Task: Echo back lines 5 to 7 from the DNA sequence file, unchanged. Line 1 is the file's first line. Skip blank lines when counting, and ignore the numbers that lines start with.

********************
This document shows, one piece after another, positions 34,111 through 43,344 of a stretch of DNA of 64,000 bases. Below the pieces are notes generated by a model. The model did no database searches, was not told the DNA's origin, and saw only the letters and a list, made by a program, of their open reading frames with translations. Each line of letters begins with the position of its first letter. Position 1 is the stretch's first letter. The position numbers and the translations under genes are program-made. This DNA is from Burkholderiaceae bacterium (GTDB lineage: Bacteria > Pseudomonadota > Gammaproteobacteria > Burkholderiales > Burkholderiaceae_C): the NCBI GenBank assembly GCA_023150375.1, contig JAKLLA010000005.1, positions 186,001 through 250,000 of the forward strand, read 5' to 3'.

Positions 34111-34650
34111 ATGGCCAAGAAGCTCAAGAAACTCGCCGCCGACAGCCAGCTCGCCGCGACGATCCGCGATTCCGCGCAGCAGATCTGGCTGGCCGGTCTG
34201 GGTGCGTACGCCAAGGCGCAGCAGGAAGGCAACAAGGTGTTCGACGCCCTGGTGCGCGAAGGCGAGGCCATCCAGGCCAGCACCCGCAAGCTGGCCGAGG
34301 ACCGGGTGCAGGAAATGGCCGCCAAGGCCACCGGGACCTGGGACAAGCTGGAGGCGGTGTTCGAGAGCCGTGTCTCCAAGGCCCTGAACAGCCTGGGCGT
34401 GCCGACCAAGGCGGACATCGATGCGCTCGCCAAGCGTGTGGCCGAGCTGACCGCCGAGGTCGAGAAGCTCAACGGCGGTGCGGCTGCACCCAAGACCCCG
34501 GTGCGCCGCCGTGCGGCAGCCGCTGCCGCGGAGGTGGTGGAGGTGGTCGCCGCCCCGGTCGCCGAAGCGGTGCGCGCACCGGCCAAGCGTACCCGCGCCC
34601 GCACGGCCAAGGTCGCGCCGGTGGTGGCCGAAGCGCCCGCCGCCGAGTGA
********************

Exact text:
34301 ACCGGGTGCAGGAAATGGCCGCCAAGGCCACCGGGACCTGGGACAAGCTGGAGGCGGTGTTCGAGAGCCGTGTCTCCAAGGCCCTGAACAGCCTGGGCGT
34401 GCCGACCAAGGCGGACATCGATGCGCTCGCCAAGCGTGTGGCCGAGCTGACCGCCGAGGTCGAGAAGCTCAACGGCGGTGCGGCTGCACCCAAGACCCCG
34501 GTGCGCCGCCGTGCGGCAGCCGCTGCCGCGGAGGTGGTGGAGGTGGTCGCCGCCCCGGTCGCCGAAGCGGTGCGCGCACCGGCCAAGCGTACCCGCGCCC